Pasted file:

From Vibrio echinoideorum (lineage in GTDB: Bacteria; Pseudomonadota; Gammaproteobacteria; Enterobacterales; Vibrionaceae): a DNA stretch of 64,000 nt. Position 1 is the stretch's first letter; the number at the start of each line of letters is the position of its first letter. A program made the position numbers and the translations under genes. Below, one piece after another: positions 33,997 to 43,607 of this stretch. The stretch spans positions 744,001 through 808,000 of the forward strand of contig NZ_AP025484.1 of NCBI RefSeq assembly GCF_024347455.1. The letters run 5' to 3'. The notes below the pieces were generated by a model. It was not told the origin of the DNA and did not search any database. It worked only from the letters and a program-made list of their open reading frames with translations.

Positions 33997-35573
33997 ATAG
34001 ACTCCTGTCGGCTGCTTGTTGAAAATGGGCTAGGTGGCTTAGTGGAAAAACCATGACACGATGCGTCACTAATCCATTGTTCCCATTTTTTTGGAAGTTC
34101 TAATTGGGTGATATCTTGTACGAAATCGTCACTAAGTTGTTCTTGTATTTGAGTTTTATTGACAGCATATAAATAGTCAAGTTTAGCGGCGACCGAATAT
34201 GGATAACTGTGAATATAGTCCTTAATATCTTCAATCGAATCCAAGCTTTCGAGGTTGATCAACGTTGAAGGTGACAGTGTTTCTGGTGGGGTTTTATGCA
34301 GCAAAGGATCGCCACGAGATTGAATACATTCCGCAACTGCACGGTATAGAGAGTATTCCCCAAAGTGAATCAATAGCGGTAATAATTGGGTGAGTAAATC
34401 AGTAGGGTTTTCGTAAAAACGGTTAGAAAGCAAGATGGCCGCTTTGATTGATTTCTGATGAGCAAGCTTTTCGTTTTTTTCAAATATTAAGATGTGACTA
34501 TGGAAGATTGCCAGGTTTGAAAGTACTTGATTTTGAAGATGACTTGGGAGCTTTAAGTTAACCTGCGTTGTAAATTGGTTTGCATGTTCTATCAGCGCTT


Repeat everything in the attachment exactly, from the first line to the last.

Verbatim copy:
From Vibrio echinoideorum (lineage in GTDB: Bacteria; Pseudomonadota; Gammaproteobacteria; Enterobacterales; Vibrionaceae): a DNA stretch of 64,000 nt. Position 1 is the stretch's first letter; the number at the start of each line of letters is the position of its first letter. A program made the position numbers and the translations under genes. Below, one piece after another: positions 33,997 to 43,607 of this stretch. The stretch spans positions 744,001 through 808,000 of the forward strand of contig NZ_AP025484.1 of NCBI RefSeq assembly GCF_024347455.1. The letters run 5' to 3'. The notes below the pieces were generated by a model. It was not told the origin of the DNA and did not search any database. It worked only from the letters and a program-made list of their open reading frames with translations.

Positions 33997-35573
33997 ATAG
34001 ACTCCTGTCGGCTGCTTGTTGAAAATGGGCTAGGTGGCTTAGTGGAAAAACCATGACACGATGCGTCACTAATCCATTGTTCCCATTTTTTTGGAAGTTC
34101 TAATTGGGTGATATCTTGTACGAAATCGTCACTAAGTTGTTCTTGTATTTGAGTTTTATTGACAGCATATAAATAGTCAAGTTTAGCGGCGACCGAATAT
34201 GGATAACTGTGAATATAGTCCTTAATATCTTCAATCGAATCCAAGCTTTCGAGGTTGATCAACGTTGAAGGTGACAGTGTTTCTGGTGGGGTTTTATGCA
34301 GCAAAGGATCGCCACGAGATTGAATACATTCCGCAACTGCACGGTATAGAGAGTATTCCCCAAAGTGAATCAATAGCGGTAATAATTGGGTGAGTAAATC
34401 AGTAGGGTTTTCGTAAAAACGGTTAGAAAGCAAGATGGCCGCTTTGATTGATTTCTGATGAGCAAGCTTTTCGTTTTTTTCAAATATTAAGATGTGACTA
34501 TGGAAGATTGCCAGGTTTGAAAGTACTTGATTTTGAAGATGACTTGGGAGCTTTAAGTTAACCTGCGTTGTAAATTGGTTTGCATGTTCTATCAGCGCTT